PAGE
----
“This is the first time that we’ve had something that we haven’t been able to diagnose. We were testing individual animals for things like lead and West Nile virus and getting negatives back on those,” Riley said of efforts to diagnose the first birds that arrived with signs of the illness. “…We were unable to confirm any diagnosis, and these cases kept coming in and [we] kept getting more and more of them. At that point, we did report to the state and started talking to other rehab facilities to try to get better answers.” 

On June 9, the U.S. Geological Survey’s National Wildlife Health Center announced an ongoing, unexplained, “bird mortality event” occurring in Washington D.C., Maryland, Virginia, West Virginia and Kentucky. Recently, the USGS added Delaware, New Jersey, Pennsylvania, Ohio and Indiana to the list of areas affected. So far, there have been no reports of impacts to humans, domestic livestock or poultry, the USGS said. 

While no cause has yet been identified, diagnostic laboratories have already ruled out several possibilities, including salmonella and chlamydia (both bacterial pathogens); avian influenza virus, West Nile virus and other flaviviruses, Newcastle disease virus and other viruses and parasites.  Additional testing is ongoing.

Both the USGS and state wildlife officials say birds congregating at bird feeders and bird baths can transmit diseases to each other. Until the cause of the mystery illness is determined, they recommend that people keep their bird baths clean and dry and remove feeders.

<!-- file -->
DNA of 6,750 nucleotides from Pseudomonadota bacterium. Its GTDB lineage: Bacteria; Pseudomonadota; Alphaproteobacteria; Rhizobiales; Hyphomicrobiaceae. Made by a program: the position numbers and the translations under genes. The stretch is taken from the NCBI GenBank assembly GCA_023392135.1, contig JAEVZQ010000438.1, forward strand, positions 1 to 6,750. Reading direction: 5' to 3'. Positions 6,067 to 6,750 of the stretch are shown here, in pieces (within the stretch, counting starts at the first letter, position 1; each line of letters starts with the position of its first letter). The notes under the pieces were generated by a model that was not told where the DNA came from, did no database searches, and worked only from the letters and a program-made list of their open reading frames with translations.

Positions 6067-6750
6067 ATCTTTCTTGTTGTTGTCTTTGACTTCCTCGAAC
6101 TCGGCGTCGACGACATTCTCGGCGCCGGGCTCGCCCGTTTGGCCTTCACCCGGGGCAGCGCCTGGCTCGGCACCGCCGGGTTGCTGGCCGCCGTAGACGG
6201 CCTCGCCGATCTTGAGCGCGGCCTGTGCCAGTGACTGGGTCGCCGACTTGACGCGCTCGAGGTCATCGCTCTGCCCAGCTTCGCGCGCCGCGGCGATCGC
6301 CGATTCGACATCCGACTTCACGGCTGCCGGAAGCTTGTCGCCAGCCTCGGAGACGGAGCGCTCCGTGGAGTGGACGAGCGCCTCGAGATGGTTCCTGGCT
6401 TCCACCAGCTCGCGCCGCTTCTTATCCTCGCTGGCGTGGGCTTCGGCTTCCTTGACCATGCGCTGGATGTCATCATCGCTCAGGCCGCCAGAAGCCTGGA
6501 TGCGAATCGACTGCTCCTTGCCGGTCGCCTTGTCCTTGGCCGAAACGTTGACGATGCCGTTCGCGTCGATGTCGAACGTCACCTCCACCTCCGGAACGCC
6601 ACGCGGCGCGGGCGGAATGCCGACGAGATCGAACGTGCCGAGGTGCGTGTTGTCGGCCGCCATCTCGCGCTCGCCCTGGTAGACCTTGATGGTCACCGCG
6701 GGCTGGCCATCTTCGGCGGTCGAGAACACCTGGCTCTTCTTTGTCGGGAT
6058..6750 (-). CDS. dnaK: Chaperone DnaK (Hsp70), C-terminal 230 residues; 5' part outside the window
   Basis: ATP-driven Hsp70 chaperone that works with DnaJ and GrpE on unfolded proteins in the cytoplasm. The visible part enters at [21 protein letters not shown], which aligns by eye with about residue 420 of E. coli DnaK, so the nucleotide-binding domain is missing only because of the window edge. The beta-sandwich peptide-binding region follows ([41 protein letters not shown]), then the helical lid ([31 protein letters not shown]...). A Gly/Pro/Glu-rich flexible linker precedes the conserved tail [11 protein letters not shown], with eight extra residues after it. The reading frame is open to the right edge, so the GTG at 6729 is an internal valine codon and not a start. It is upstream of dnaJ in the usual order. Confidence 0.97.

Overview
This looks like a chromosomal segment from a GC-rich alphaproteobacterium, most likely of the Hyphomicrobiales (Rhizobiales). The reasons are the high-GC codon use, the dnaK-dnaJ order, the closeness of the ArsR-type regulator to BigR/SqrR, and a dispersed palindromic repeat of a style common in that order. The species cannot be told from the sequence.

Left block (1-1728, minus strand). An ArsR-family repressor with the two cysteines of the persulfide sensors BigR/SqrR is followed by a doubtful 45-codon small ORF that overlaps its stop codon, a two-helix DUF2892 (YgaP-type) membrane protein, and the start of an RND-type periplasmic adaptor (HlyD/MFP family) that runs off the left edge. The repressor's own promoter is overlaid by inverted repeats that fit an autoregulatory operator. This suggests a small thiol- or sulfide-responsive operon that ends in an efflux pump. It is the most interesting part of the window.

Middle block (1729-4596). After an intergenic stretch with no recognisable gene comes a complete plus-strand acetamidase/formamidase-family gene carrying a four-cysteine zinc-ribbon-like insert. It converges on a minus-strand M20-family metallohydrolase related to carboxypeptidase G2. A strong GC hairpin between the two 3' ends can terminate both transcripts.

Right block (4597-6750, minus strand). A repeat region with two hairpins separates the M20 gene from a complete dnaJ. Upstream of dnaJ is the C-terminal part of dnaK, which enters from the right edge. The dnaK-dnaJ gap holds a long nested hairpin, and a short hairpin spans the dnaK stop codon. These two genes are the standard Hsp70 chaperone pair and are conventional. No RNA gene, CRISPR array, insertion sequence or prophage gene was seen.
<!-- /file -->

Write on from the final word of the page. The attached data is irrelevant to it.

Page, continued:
Butcher said birds will not be harmed by the removal of a familiar feeder because there is an abundance of food this time of year, and birds are capable of taking care of themselves in the wild. 

“If you want to be a friend to birds, don’t feed them right now,” he said.

Riley echoed that advice. “Birds do not need feeders. It is an activity done for human enjoyment. We appreciate that many people feel closer to nature when they feed, and that it can instill a love of these species that will encourage them to protect them in the future [but] it’s now time to protect them,” she said. “That means taking down feeders until we are able to figure out what is going on.”

State officials have said they will spread the word once the outbreak is over – or more is known about what’s causing the disease. 

“At that time, we will let people in our community know that putting feeders up is okay as long as they follow the normal cleaning protocols,” which include fully emptying, scrubbing and bleaching feeders every one to two weeks or more frequently for bird baths and hummingbird feeders, Riley said.

Those who encounter sick or dead birds in Virginia are urged to submit an event report at

Reach Cher Muzyk at

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(1) comment


I think its ridiculous they still don't know whats causing this, and further I can almost guarantee whatever the birds are suffering from, it is more probable than not the numerous bugs that feed off of the birds that there is some kind of vector-born (virus, bacteria, parasite, fungus) that can be transmitted to humans, but of course they are keeping that from the general public. This either involves the cicadas or something unrelated, but either way I hypothesize that whatever it is, it is vector born and therefore can be transmitted to humans from bugs.

The state has been investigating this for over two months, and they still don't know the cause?